An employee might not understand that workplace sexual harassment is illegal, but they know that it’s unacceptable. Human resource managers review sexual harassment policies during an employee’s onboarding/training process. They issue warnings in employee handbooks and display them on colorful posters. Despite these precautions, sexual harassment is still a problem in the workplace. Harassers usually recognize sexual harassment examples, and victims usually understand their rights, but abusive behavior continues for a number of reasons.
Sexual harassment is unwelcome sexual conduct. It’s a form of discrimination under the Civil Rights Act (Title VII) of 1964 and the Arizona Civil Rights Act (ACRA)/Arizona Revised Statutes § 41-1463. Anyone in a work environment can be a harasser or a victim: fellow employees, supervisors, even visitors or customers can be instigators of workplace harassment.
discrimination laws apply to companies with only one employee. Under the CRA, the laws apply only to companies with 15 employees or more. Additionally, it is important to note that the conduct must be unwelcome, create a hostile environment, or be an explicit or implicit job requirement. If the unwelcome conduct is severe enough, a single act or physical incident can create a hostile work environment. Sexually harassing conduct does not necessarily need to be motivated by sexual desire, and includes conduct that is sexually inappropriate. Furthermore, The harasser and victim do NOT have to be of the opposite sex; same-sex sexual harassment is pervasive and unlawful.
Phoenix, Tucson, Glendale, and other Arizona cities have passed civil rights legislation that specifically adds LGTBQ+ individuals and families as protected classes.
As the Equal Employment Opportunity Commission explains, unlawful harassment isn’t “…petty slights, annoyances, and isolated incidents…” Harassing a member of a protected class is only illegal when it creates a hostile work environment or is a condition of employment, also known as “quid pro quo.”
A hostile work environment becomes unlawful when the conduct becomes so “severe or pervasive” that a reasonable person would deem the work environment intimidating, hostile, or offensive. Examples include:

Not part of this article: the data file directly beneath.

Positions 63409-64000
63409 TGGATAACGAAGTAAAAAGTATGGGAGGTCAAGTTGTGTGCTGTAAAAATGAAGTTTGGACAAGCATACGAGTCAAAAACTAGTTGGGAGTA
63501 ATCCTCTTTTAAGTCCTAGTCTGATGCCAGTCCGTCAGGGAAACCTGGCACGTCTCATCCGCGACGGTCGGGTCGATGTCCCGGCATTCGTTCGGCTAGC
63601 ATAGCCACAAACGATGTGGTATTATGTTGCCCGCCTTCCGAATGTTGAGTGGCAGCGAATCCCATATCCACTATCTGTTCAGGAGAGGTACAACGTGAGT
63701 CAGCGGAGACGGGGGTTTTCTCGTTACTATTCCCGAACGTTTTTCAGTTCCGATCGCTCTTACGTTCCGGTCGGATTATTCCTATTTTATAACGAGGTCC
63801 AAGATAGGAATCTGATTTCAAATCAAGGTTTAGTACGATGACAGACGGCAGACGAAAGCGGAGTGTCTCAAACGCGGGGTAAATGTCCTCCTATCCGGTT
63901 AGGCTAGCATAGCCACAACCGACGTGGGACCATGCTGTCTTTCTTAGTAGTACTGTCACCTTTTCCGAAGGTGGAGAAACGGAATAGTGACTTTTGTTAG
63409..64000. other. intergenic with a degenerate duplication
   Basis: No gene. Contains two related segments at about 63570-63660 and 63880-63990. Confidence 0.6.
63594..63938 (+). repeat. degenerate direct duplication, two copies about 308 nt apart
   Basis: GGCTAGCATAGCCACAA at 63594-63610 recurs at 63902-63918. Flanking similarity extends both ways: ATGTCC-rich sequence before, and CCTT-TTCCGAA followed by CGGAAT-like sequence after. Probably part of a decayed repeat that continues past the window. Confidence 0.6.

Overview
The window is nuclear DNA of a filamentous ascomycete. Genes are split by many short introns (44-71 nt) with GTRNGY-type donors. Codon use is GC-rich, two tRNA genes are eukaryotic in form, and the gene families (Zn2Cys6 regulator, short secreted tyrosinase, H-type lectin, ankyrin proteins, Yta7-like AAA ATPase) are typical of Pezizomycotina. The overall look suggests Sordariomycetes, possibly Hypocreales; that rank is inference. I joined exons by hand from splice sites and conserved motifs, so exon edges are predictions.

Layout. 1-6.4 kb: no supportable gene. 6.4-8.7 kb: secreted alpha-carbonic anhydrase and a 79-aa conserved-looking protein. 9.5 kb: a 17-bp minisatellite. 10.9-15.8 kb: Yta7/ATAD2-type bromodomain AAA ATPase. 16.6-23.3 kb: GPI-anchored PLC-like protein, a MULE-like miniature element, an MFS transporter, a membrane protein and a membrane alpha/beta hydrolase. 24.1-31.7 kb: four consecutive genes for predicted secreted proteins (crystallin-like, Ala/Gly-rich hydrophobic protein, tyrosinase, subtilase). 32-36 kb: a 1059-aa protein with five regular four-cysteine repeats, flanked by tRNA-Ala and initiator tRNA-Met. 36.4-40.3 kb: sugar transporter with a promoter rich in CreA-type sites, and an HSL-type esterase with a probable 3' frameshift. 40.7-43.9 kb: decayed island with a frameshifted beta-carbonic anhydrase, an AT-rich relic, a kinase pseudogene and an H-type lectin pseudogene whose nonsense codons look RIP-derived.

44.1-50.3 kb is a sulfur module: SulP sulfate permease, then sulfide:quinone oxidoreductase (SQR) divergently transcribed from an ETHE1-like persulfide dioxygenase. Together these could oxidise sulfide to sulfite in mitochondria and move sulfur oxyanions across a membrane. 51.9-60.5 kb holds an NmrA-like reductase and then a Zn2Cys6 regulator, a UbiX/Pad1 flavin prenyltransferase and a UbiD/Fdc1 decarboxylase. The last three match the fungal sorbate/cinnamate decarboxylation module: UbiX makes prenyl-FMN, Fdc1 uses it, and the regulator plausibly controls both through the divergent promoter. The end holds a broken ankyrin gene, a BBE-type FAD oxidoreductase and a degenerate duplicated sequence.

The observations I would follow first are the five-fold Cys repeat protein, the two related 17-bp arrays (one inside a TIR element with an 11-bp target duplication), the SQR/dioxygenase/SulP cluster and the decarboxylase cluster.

In a quid pro quo scenario, an employee receives a benefit in exchange for complying with unwelcome sexual demands. The employer’s demands must be a condition of an employee’s hiring, continued employment, or other employment benefit. The requirement for sexual favors can be expressed or implied. Examples include:
Arizona employers have a critical role in preventing and stopping sexual harassment. They control or should control employees’ behavior and work environments. They have a duty to educate employees about sexual harassment policies. Employers also establish disciplinary procedures to deal with violators. When sexual harassment occurs in an Arizona workplace, the employer’s liability still varies depending on the circumstances.
Cases involving harassment and other employment issues are often legally complex and require immediate action. You need an employment law attorney to protect your interests. If you are a federal employee, you must file a complaint within 45 days of the incident with your Agency’s EEO Office. If you work in the private sector, you have up to 180 days, and in some circumstances 300 days, to file a complaint with the EEOC or the Arizona Civil Rights Division.
Employment law attorneys understand the complex legal issues and the urgency to take action. When you schedule a legal consultation, they review your case, explain your options, and help you determine your next steps.